After NASCAR announced displays of the Confederate flag were no longer allowed at races, the sport born in the South looks to attract a more inclusive fan base.
As protests over the killings of George Floyd, Breonna Taylor and other Black Americans reinvigorated the push to remove statues and other symbols of the Confederacy, one of the South’s most iconic entities has voiced its support for that movement.
Last week, NASCAR announced a ban on displays of the Confederate flag from all of the league’s events and properties.
“The presence of the confederate flag at NASCAR events runs contrary to our commitment to providing a welcoming and inclusive environment for all fans, our competitors and our industry. Bringing people together around a love for racing and the community that it creates is what makes our fans and sport special,” the racing league said in a statement.
NASCAR attempted such a ban five years ago following the murder of nine black people by a white supremacist inside a Charleston church. But the league ended up only asking fans to refrain from displaying the flag rather than imposing an outright ban. That move did little to reduce displays of the flag flying over infield campsites, particularly at Southern raceways.
But things have changed in the sport founded in North Carolina by bootleggers outrunning the police during Prohibition. One of racing’s most recognizable faces these days is Bubba Wallace, a Black driver behind the wheel of the No. 43 car—the number made iconic by NASCAR legend Richard Petty. Wallace—backed by his Richard Petty Motorsports team—repainted the car black last week, emblazoning the #BlackLivesMatter hashtag on the rear quarter panels and a logo on the hood of white and black hands clasped with “Compassion, Love, Understanding” beneath.
Wallace has expressed his support of the ban, which has been echoed by many fans.
“The Confederate flag is a piece of history, and that is where it belongs,” said Denielle Cazzolla, 44, a lifelong racing fan who lives in upstate New York. “It was a brave step for NASCAR, realizing much of its base would be upset, but it was the right thing to do. For me, those who claim they are quitting the sport (fans or competitors) were not there for the sport but there for the stereotype.”
Defense of the Confederate flag
Not all NASCAR fans—or drivers—have embraced this new stance. Ray Ciccarelli, a part-time driver of the NASCAR Gander RV & Outdoors Truck Series, announced he was quitting the sport because of the ban, taking to Facebook to explain his decision.
“Well it’s been a fun ride and dream come true but if this is the direction Nascar is headed we will not participate after [the] 2020 season is over,” he wrote in a post that has since been deleted. “[I] don’t believe in kneeling during Anthem nor taken ppl right to fly what ever flag they love.”
Ciccarelli, who has participated in 32 NASCAR races but never won one, has faced criticism for his comments.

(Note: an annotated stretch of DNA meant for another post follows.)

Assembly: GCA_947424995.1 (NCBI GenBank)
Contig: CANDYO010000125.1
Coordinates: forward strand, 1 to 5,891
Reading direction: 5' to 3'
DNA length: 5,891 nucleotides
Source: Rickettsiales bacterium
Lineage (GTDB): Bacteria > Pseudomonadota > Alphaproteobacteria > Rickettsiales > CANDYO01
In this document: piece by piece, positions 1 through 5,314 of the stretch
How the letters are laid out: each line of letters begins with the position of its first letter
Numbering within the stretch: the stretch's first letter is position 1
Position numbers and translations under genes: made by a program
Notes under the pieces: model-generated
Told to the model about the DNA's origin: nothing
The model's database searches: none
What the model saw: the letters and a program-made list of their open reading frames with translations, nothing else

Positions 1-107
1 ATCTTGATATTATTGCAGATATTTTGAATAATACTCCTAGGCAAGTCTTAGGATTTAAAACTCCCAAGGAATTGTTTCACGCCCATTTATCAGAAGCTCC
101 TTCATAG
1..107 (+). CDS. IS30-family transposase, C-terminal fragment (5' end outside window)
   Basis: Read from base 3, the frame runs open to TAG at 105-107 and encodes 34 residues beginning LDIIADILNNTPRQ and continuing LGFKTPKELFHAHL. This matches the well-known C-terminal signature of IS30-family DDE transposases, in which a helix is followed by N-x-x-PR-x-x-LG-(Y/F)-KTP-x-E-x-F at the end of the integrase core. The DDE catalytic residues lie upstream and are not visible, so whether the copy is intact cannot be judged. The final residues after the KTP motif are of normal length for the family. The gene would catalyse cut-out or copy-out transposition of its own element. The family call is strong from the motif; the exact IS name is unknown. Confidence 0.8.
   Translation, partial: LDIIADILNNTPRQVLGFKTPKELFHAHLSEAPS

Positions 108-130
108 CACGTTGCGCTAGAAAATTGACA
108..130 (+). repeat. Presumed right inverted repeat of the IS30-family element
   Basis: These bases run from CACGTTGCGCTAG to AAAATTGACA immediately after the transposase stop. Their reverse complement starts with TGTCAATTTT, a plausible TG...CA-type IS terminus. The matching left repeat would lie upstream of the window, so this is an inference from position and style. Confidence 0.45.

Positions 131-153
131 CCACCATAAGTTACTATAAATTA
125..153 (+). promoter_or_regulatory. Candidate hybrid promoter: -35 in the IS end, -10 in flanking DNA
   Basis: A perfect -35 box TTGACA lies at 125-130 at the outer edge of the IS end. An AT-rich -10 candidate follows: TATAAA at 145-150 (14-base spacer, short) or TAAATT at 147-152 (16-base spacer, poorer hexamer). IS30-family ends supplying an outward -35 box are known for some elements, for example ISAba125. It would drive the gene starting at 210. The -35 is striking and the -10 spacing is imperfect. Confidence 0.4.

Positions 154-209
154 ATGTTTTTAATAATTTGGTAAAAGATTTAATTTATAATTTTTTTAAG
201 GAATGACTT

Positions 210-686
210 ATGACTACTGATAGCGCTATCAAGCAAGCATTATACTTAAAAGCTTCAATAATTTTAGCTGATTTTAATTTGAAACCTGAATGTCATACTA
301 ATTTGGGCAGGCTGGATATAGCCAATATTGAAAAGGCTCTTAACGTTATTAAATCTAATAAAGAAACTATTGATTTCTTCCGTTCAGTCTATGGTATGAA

A number of fans shared their disapproval with NASCAR’s ban on Facebook, as well, with some commenting on the announcement on the official NASCAR page with missives like, “Very angry. Apparently NASCAR has NO respect for U.S. history!!!!! Shame on you!”
And in response to Wallace’s Black Lives Matter car, Xfinity Series driver Kyle Weatherman redesigned his car with a “Thin Blue Line” theme, including a “Blue Lives Matter” flag on the hood and the hashtag #BacktheBlue on the rear quarter panels. The flag and campaign have emerged in response to the “Black Lives Matter” movement as a way to support police officers.
Over the years, NASCAR has suffered a drop in viewership as younger generations seem less interested in the sport than their Baby Boomer parents and grandparents. Everything from diminished interest in car culture to a lack of diversity has been blamed for the decline. And as attitudes change, some longtime fans see the removal of the Confederate flag as a positive step toward the long-term success of the sport.
“Gen X, Millennials and Gen Z don’t value cars like Boomers do, so they are not as interested,” said Charlotte NASCAR fan Dean Forbis, 57. “(NASCAR) needs to expand to a wider spectrum, but their past (mainly their fans’ past) has held them back. (In the past) I cringed but chuckled at the Confederate flag, but it got worse after the Charleston massacre. The flag stands for the wrong ideals now—not that it ever stood for good, but I considered it harmless as a kid.”
NASCAR has taken a number of steps over recent years to appeal to a wider, more varied audience. In 2004, the league launched its Drive for Diversity program, which aims to attract minorities and females to the sport as drivers, crew members and other roles. Wallace is a graduate of the program.
But NASCAR is still a predominantly white male sport. And though there’s still plenty of work to be done, many fans see the events of the past couple of weeks as a huge step forward in opening the sport up to a wider, more diverse fan base that will fuel the success of racing for years to come.
“The steps NASCAR has taken over the past week or so—from the message of support for racial justice at Atlanta, to not requiring participants and officials to stand during the national anthem, to embracing Bubba Wallace’s #BlackLivesMatter car—have been huge,” said Cazzolla. “But certainly, the biggest thing is banning the stars-and-bars. Although people try to claim it is just showing Southern pride, for far too many people it is a symbol of embracing racism.
“How is NASCAR going to become more diverse when a large portion of its potential fan base feels unwelcome?” she asked.